We’ve all been there, sitting on the couch, scrolling through Instagram, when a friend posts a sad picture with the caption that three out of four people in her household are vomiting. The next morning, as you drop your kids off at Sunday school, two of her kids run up to greet them at the door. Hm, you think to yourself. I’m glad they’re feeling better, but are they still carrying germs? The fact that the flu has spread to “epidemic proportions” this year begs the question: when is it safe to venture out once you or your child have been beset with illness? Thanks to the vast array of information available at the click of a button, it isn’t too tricky to figure it out.
I’m going to start with the flu, because Influenza has been rampant in Wichita this year. It’s important to know that, after getting the flu, your child is contagious the day before she got sick, and will remain contagious 5 to 7 days after the first day of symptoms. In fact, some kids are contagious for two weeks, so doctors recommend keeping your child home until all of their symptoms fade.
It spreads through droplets in the air, so bringing a child with the flu into a public place puts everyone around you at risk. It’s also important to know that medications like Tamiflu do not stop the spread of the flu. Instead, the only benefit is that they may shorten the length of time a person is sick. The flu shot was only 10% effective this year, so even those who took precautions might catch it, and young babies, the elderly, and those with compromised immune systems are in danger of serious complications. As of January 28, the CDC reported just under 40 children have died from the flu in America already. The flu is not a joke! If it visits your family the same way it did mine, the best thing you can do is settle in for a long winter snuggle.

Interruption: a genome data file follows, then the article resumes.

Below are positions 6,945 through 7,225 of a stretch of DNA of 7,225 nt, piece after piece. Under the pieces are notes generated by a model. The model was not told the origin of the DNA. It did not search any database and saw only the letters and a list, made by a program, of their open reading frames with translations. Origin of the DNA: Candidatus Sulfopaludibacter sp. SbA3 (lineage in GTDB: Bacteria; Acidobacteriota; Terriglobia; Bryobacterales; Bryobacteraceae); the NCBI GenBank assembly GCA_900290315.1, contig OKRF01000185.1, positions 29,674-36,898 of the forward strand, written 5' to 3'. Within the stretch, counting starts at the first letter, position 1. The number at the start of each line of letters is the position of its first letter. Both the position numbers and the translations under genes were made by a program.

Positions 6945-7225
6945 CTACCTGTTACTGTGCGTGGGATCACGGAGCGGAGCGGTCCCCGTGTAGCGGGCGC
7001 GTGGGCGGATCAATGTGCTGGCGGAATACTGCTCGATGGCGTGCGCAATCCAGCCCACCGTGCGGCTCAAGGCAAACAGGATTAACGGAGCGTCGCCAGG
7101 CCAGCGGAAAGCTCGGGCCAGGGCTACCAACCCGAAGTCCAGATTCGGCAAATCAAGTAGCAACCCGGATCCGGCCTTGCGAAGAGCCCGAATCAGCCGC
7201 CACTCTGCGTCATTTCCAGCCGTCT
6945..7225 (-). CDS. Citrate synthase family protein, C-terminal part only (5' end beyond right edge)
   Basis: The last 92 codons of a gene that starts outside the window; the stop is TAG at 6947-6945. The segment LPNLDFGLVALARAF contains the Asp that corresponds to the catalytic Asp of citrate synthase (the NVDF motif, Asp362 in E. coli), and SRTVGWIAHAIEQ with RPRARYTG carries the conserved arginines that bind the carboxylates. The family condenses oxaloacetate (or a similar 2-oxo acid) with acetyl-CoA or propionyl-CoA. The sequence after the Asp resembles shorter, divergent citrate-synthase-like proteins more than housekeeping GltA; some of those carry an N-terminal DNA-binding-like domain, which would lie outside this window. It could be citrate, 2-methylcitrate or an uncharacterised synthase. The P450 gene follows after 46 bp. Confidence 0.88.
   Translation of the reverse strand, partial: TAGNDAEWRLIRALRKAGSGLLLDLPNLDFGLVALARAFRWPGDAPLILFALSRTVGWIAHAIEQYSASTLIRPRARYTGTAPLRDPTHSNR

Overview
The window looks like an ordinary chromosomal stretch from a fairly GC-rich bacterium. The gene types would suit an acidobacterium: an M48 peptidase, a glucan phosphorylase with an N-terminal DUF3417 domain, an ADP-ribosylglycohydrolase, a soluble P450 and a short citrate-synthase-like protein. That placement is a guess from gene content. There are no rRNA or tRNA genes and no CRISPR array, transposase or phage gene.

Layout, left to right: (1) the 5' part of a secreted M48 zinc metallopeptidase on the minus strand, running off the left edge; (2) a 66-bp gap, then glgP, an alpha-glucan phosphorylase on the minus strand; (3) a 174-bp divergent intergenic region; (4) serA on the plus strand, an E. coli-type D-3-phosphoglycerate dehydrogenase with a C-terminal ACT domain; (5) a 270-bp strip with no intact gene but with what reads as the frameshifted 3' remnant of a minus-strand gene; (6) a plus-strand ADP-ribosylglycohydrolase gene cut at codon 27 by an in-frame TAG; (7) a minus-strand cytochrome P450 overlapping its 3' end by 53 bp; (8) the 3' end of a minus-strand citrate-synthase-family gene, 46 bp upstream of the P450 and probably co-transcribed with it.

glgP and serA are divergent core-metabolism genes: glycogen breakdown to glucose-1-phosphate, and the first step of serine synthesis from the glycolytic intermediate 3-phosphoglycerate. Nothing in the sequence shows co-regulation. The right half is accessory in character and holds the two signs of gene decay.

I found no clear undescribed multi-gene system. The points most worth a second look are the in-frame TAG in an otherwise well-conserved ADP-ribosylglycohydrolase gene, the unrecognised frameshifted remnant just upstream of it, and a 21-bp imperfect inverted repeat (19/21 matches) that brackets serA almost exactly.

Cold (Upper Respiratory Infection)
I have a one-year-old right now, so colds are our family’s constant companion. In fact, according to The American Academy of Allergy, Asthma and Immunology, babies building up their immune systems may get up to 12 colds a year! A child is most contagious when he’s feeling his worst (usually days three through five). But the truth is, symptoms can last for up to two weeks, and he’s contagious as long as he’s sick. Of course, you can’t always keep him home for weeks, so the best mode of action is to simply wash your hands frequently after touching him, keeping him away from other kids during the cold’s peak. And if the snot is green versus yellow? It doesn’t matter. All colds are contagious regardless of mucus color. Sometimes a cold will cause an ear infection, but the good news is that ear infections are not contagious at all!
Vomiting and Diarrhea
The “stomach bug” is usually caused because a virus invaded the intestinal tract, and is often (but not always) accompanied by a fever. Vomiting usually ends after 24 to 48 hours, but diarrhea can last a week or more. Vomiting and diarrhea are spread by bacteria in the stool, so washing your hands immediately after changing a diaper or cleaning up vomit is key to not spreading it to others. If your child is throwing up, she is contagious from the first symptom until she feels completely better. If she wears a diaper, she is considered contagious until her stool is firm enough not to leak through her diaper.
Symptoms of this bacterial infection include sore throat, fever, headache, decreased appetite, abdominal pain, and nausea. Strep is spread by sneezes, coughs, and sharing sippy cups. But knowing this likely won’t prevent your child from getting sick: The infection is contagious before symptoms appear. There is a way to prevent him from getting sick again, though. Strep likes to hang out on toothbrushes, so get him a new one 24 hours after he’s been on antibiotics — when he’s no longer contagious — so he won’t re-infect himself.
Its name comes from the barking-dog or seal-like cough it causes. Croup is spread by a virus that attaches to the throat’s lining and causes the upper airway to swell. Fever usually accompanies it, and symptoms last for five to seven days. It’s contagious as long as fever and cough are present.
Fevers may seem harmless enough, but viruses that cause fevers are contagious as long as the fever is above a 100.4 degrees (reading rectally). Your child is contagious as long as her fever lasts, so fevers are always a good reason to stay home and snuggle.
Thank you to Dr. Chelsea Loy for your help in writing this post!
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